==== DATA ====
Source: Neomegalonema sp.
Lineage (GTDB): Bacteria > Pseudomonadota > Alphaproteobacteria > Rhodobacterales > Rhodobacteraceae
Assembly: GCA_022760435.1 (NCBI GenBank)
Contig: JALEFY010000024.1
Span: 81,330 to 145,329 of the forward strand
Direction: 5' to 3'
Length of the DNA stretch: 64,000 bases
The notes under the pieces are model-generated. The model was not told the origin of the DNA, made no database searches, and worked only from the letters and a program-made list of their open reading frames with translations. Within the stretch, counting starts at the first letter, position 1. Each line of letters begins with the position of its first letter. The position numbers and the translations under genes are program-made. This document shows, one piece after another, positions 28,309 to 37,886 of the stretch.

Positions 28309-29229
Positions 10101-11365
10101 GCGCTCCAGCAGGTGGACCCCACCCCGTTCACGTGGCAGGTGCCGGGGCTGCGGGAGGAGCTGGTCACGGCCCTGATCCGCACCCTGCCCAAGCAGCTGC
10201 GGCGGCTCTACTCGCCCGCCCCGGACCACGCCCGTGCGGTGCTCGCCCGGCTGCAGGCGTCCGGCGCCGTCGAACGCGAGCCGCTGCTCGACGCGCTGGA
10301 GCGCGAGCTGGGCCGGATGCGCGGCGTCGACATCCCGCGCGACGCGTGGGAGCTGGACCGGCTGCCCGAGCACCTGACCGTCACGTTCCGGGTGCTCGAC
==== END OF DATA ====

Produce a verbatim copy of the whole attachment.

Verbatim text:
Source: Neomegalonema sp.
Lineage (GTDB): Bacteria > Pseudomonadota > Alphaproteobacteria > Rhodobacterales > Rhodobacteraceae
Assembly: GCA_022760435.1 (NCBI GenBank)
Contig: JALEFY010000024.1
Span: 81,330 to 145,329 of the forward strand
Direction: 5' to 3'
Length of the DNA stretch: 64,000 bases
The notes under the pieces are model-generated. The model was not told the origin of the DNA, made no database searches, and worked only from the letters and a program-made list of their open reading frames with translations. Within the stretch, counting starts at the first letter, position 1. Each line of letters begins with the position of its first letter. The position numbers and the translations under genes are program-made. This document shows, one piece after another, positions 28,309 to 37,886 of the stretch.

Positions 28309-29229
Positions 10101-11365
10101 GCGCTCCAGCAGGTGGACCCCACCCCGTTCACGTGGCAGGTGCCGGGGCTGCGGGAGGAGCTGGTCACGGCCCTGATCCGCACCCTGCCCAAGCAGCTGC
10201 GGCGGCTCTACTCGCCCGCCCCGGACCACGCCCGTGCGGTGCTCGCCCGGCTGCAGGCGTCCGGCGCCGTCGAACGCGAGCCGCTGCTCGACGCGCTGGA
10301 GCGCGAGCTGGGCCGGATGCGCGGCGTCGACATCCCGCGCGACGCGTGGGAGCTGGACCGGCTGCCCGAGCACCTGACCGTCACGTTCCGGGTGCTCGAC